This is what democracy looks like
The state Supreme Court reinstated the budget repair law as expected, overturning Judge Maryann Sumi in a stinging opinion. The Supreme Court decision was 4-3 with Justices Michael Gableman, David Prosser, Patience Roggensack and Annette Ziegler in the majority.
The court ruled that Dane County Circuit Judge Maryann Sumi’s ruling, which had held up implementation of the collective bargaining law, was void ab initio, or invalid from the outset.
In its decision, the state’s high court concluded that “choices about what laws represent wise public policy for the state of Wisconsin are not within the constitutional purview of the courts.”
The court concluded that Sumi exceeded her jurisdiction, “invaded” the Legislature’s constitutional powers and erred in halting the publication and implementation of the collective bargaining law.
The court added that its role is limited to determining whether the Legislature employed a “constitutionally violative process in the enactment of the act. We conclude that the Legislature did not violate the Wisconsin Constitution by the process it used.”
Here’s the ruling.
By the way, former Justice Janine Geske must feel a little embarrassed.
Former state Supreme Court Justice Janine Geske says a quick decision is unlikely in the open meetings case regarding the passage of the collective bargaining law.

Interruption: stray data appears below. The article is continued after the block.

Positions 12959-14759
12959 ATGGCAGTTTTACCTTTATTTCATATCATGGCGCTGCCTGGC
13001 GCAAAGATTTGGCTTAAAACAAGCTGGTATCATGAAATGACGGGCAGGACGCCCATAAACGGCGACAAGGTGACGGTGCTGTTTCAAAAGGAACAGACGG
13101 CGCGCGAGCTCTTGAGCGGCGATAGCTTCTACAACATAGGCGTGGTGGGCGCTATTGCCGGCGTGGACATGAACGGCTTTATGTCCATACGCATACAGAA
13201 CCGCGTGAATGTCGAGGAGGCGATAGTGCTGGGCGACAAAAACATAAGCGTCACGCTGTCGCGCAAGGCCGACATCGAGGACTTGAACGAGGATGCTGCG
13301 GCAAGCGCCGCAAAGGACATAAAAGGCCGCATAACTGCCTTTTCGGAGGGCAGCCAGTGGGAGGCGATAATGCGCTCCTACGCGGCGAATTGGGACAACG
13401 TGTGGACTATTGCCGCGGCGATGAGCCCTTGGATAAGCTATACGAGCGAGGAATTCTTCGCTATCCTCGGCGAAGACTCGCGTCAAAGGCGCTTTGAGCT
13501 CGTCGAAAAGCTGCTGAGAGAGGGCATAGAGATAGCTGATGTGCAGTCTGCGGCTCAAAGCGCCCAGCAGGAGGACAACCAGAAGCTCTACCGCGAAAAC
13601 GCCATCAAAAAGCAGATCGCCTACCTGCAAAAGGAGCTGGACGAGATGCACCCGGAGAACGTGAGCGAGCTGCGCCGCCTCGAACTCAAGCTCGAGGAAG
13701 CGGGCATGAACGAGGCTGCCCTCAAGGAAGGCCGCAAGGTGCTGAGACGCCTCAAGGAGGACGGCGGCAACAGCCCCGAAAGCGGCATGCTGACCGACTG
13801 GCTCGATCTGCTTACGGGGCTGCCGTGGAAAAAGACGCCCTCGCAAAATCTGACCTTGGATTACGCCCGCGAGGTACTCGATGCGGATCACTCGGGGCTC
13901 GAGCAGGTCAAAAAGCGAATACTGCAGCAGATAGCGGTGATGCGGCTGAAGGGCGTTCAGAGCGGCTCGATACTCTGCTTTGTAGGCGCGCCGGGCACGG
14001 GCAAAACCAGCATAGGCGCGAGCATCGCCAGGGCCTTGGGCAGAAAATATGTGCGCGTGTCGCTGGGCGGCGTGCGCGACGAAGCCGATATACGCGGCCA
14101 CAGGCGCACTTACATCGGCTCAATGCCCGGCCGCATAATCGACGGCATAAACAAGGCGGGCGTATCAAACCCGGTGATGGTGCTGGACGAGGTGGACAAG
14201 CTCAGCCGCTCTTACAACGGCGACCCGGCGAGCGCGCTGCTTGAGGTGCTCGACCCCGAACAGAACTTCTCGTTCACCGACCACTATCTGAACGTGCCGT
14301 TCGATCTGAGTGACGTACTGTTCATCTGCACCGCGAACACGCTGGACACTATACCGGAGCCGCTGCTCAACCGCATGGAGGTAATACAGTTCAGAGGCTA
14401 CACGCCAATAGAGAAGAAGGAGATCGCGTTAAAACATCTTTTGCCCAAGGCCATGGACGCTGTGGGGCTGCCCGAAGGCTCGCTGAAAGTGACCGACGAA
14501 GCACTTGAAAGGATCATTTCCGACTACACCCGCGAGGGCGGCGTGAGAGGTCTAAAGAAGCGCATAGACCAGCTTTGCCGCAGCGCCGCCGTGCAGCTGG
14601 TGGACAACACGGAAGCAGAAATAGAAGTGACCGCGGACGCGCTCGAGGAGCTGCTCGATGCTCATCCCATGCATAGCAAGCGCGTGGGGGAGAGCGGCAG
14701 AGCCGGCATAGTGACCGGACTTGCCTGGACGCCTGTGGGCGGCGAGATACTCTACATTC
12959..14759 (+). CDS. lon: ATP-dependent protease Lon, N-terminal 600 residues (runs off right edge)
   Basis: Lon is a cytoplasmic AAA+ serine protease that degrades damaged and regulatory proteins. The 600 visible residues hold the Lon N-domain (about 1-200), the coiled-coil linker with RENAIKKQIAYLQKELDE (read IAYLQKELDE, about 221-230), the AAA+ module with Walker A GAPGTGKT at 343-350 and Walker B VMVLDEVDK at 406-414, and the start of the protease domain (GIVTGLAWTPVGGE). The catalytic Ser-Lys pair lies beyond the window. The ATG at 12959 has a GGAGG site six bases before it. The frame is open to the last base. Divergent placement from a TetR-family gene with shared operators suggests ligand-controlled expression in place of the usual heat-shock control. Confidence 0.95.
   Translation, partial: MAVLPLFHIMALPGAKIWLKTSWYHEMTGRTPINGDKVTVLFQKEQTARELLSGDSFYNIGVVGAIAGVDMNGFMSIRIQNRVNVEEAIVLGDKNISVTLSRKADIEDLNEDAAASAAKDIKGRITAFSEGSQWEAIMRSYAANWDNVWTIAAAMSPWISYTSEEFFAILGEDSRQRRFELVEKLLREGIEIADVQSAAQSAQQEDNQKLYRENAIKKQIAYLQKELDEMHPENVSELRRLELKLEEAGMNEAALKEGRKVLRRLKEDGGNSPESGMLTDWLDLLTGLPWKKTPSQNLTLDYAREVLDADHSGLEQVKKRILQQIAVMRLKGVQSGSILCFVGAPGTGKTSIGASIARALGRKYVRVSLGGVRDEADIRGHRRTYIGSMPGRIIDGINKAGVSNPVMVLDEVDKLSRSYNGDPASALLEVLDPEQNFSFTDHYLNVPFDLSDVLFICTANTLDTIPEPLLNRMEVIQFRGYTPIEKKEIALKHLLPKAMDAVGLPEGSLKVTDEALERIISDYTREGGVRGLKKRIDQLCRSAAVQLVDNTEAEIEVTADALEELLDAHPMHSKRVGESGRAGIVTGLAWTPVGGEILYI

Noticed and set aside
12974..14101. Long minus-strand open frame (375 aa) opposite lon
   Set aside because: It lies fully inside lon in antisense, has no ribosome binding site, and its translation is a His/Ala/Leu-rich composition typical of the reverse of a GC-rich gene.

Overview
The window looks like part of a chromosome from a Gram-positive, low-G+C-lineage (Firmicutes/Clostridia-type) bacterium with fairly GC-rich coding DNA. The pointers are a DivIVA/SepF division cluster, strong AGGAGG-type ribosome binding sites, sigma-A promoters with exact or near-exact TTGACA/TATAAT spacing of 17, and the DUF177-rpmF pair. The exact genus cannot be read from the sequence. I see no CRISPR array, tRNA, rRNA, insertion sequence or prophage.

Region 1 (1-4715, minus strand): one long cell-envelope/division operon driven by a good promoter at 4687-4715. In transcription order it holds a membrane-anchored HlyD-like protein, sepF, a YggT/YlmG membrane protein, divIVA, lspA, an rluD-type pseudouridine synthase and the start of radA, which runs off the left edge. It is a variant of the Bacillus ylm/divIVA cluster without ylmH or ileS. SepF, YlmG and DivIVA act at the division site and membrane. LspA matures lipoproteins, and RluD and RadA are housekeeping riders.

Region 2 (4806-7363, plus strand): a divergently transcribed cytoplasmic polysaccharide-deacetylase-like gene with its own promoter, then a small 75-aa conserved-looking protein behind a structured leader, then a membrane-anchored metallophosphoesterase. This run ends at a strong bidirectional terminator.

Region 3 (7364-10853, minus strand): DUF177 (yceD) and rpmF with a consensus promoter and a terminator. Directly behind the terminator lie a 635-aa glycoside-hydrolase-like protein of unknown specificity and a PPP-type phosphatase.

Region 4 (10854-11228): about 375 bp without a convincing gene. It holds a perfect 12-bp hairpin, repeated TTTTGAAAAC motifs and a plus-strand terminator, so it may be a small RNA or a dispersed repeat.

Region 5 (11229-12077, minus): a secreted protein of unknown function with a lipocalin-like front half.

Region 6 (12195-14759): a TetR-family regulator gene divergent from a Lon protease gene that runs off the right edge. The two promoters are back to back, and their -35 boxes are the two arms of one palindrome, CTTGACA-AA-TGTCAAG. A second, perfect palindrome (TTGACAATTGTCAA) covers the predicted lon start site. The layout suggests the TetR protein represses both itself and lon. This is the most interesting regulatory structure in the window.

She says there could be a quick decision on whether the justices will take the case in general. Deciding the merits of the case, however, could take some time. And that means lawmakers shouldn’t count on a quick ruling as they take up the budget starting Tuesday.
Even if the justices can reach a resolution, Geske said she expects a split decision that will take some time to draft, particularly because there’s more than just this case at stake, including the potential to shape the “whole legislative-judicial relationship.”
“We could have the mirror image of this down the road where the Democrats were in power and the Republicans weren’t, and the result ought to be the same,” Geske said in a new WisPolitics interview. “The court is going to be writing for the future in terms of guidance both for the Legislature and for the court system, and that’s what becomes difficult. It’s not whether someone wins or loses here, but what is the law in this area.”
Everybody and their grandmother was expecting this decision any minute, and she was predicting weeks.
By the way, I just want to wish a very special happy birthday to Scot Ross of One Wisconsin Now (the self-described partisan organization with the fascist-sounding name). Here’s your present!